Lists and Prizes

I’ve got to stay away from lists of great books.  They’re too depressing.  That’s my conclusion after having been led to the Modern Library list during my research on Under the Volcano.  Wikipedia tells me I’m not alone in thinking the ML list is hogwash, which is comforting.  Unfortunately, ML publishes two lists, and the other one, which they call a ‘readers’ list’ is guaranteed to make any writer with sense of craft reach for the nearest bottle of scotch.  I haven’t the heart to look into who these readers are or what choices they were given or how the results were tallied, but the sad fact is that the top of this list is dominated by Ayn Rand and L. Ron Hubbard.  If intelligent life forms from outer space were to tap into the internet and come across this list, they would be flattered to find that our greatest literary craftsmen (among whom we would have to include such luminaries as Robert Heinlein, five of whose space oaters make the cut) devote themselves largely to science fiction.  I can only hope they don’t go so far as to read the stuff.

Unfortunately, I’m not at all sure that the bestowers of literary prizes are appreciably more discriminating.  Last week, looking to broaden my reading, I dipped into four recent winners of the prestigious Booker prize.  Couldn’t get past the first forty pages of any of them.

The Nobel prize for literature, not much less jingoistic than Modern Library, was dominated in its early years by Swedes whose work, for what it’s worth, I have never (and I’m a book hound if there ever was one) seen in translation.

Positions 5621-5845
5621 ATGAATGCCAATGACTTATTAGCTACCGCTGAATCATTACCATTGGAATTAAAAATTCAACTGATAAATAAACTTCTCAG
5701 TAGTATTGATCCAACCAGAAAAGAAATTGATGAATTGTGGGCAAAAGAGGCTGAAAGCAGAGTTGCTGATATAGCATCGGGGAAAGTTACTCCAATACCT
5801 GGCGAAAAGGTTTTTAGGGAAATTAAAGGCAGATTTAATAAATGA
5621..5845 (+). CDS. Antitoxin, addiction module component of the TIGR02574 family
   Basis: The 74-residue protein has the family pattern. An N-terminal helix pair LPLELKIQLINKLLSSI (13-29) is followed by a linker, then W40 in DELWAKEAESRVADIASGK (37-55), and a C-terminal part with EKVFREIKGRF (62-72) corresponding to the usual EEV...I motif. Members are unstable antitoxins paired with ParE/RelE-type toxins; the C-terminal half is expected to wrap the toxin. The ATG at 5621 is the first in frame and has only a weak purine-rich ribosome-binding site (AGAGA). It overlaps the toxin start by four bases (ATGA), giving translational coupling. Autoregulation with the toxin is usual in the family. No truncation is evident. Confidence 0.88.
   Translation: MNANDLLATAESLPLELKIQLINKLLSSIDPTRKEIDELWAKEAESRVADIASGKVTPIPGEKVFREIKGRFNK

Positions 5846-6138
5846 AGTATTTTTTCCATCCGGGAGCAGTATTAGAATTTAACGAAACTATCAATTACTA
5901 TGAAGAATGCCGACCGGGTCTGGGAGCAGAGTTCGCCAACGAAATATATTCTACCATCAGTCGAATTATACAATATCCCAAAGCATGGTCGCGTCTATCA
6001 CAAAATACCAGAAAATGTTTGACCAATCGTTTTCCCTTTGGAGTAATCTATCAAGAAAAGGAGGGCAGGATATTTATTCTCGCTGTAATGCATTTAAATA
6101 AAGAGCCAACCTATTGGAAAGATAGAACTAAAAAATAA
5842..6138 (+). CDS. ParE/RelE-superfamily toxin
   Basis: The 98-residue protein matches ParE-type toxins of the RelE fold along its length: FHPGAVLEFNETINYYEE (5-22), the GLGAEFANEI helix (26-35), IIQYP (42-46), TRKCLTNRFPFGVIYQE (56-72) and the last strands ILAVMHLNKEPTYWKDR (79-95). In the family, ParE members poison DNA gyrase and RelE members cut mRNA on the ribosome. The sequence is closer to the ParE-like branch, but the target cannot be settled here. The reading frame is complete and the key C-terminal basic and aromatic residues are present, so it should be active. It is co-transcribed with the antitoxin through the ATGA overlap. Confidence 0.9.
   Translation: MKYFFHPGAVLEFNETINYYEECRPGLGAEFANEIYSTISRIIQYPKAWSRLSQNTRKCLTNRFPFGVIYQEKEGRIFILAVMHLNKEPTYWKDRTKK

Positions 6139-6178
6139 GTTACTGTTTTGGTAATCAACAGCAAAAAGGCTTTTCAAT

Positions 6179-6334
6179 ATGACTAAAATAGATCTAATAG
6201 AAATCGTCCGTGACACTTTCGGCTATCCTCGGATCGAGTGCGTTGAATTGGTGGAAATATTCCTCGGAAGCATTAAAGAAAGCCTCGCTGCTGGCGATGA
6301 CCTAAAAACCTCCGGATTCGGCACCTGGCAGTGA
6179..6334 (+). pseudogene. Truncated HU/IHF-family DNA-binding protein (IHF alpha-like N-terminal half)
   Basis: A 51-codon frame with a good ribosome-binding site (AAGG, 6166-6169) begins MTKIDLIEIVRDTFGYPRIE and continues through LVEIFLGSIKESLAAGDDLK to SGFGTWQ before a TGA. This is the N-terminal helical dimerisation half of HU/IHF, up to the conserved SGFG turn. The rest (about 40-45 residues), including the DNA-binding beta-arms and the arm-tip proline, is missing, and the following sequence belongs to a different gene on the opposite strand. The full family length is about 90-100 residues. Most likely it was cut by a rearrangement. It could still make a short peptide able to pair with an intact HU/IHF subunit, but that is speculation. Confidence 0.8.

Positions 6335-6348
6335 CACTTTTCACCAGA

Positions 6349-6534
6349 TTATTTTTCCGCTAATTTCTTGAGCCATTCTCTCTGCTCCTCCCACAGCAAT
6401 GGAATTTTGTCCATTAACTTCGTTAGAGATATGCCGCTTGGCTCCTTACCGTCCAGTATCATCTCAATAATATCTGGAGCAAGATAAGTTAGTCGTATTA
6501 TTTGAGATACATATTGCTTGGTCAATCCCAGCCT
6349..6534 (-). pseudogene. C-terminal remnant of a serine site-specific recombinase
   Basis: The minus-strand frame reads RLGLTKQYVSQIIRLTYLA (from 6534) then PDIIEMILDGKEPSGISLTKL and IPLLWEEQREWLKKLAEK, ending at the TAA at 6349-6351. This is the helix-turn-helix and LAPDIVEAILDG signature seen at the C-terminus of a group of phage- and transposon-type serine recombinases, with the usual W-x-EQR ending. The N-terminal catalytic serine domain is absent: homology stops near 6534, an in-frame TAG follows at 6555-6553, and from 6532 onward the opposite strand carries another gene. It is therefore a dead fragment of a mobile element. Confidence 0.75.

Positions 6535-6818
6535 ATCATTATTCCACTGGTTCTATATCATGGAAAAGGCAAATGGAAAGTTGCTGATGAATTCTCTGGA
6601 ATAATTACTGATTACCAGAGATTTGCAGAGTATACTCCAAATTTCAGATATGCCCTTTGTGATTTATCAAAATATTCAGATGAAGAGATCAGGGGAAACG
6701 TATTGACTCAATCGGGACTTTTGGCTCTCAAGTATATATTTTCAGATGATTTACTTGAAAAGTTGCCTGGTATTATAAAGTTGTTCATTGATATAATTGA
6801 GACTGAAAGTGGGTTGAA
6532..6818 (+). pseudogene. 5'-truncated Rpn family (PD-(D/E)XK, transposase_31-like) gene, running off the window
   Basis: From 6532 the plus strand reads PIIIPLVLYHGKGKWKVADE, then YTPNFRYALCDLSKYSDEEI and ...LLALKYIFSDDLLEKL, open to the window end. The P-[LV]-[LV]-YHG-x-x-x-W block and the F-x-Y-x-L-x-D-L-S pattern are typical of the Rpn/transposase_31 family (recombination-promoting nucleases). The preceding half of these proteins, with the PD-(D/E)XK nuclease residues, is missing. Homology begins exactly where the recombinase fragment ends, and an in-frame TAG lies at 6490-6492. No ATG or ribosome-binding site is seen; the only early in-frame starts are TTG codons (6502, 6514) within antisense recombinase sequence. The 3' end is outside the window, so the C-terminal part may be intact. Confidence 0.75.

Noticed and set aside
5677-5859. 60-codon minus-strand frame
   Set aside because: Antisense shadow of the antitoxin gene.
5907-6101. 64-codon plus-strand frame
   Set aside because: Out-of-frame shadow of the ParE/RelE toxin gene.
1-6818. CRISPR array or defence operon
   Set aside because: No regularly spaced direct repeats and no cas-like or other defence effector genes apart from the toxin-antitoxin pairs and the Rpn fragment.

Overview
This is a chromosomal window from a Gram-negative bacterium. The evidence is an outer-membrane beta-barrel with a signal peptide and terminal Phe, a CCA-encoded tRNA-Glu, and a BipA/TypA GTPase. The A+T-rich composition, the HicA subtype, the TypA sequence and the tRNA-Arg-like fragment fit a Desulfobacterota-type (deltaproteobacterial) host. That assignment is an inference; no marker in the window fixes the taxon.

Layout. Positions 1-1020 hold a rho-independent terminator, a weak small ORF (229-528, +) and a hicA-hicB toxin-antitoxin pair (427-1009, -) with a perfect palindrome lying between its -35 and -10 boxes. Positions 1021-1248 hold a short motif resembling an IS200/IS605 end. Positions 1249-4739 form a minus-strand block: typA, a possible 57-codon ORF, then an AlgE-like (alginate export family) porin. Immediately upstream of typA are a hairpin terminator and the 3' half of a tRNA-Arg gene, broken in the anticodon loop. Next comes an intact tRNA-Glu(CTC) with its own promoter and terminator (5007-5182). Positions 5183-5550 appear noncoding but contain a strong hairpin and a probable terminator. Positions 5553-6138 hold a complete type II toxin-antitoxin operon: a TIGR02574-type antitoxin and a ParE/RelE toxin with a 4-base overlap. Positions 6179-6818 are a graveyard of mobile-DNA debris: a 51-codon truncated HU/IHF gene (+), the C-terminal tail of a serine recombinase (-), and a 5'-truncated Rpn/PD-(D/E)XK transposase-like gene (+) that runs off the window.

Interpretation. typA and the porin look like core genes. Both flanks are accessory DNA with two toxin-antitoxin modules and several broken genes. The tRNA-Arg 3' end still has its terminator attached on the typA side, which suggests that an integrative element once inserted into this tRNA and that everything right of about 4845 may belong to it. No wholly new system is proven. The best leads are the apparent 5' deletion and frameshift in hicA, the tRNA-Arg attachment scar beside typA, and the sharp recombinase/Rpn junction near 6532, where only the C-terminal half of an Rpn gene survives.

Which reminds me of the morning I spent in the Louvre.

I’d been to a goodly number of the world’s great art museums, but the Louvre, you know, is the one whose name is pronounced with a certain amount of reverence.  So with four days in the city of light, I certainly wasn’t going to miss it.  Now, the Mona Lisa, the Louvre’s big draw, seems to me one of those paintings that is famous mostly for being famous.  Of course I walked by and gave her the once-over since I was there, but what I wanted to see in particular was a Rembrandt self-portrait that I knew was in their collection.

Following the path of least resistance, I walked through gallery after magnificently high-ceilinged, well-lit gallery devoted to French art, then through some smaller, though still well-lit rooms devoted to French art.  After that I found more French art, as well as some pieces by other speakers of Latinate languages.  Puzzled, I consulted the museum guide, then found my way downstairs to what must have been a servants’ passageway, back when the Louvre was a palace, that was labeled ‘Dutch Painters.’  It was narrow, and low, and not very well-lit, but there was my Rembrandt.

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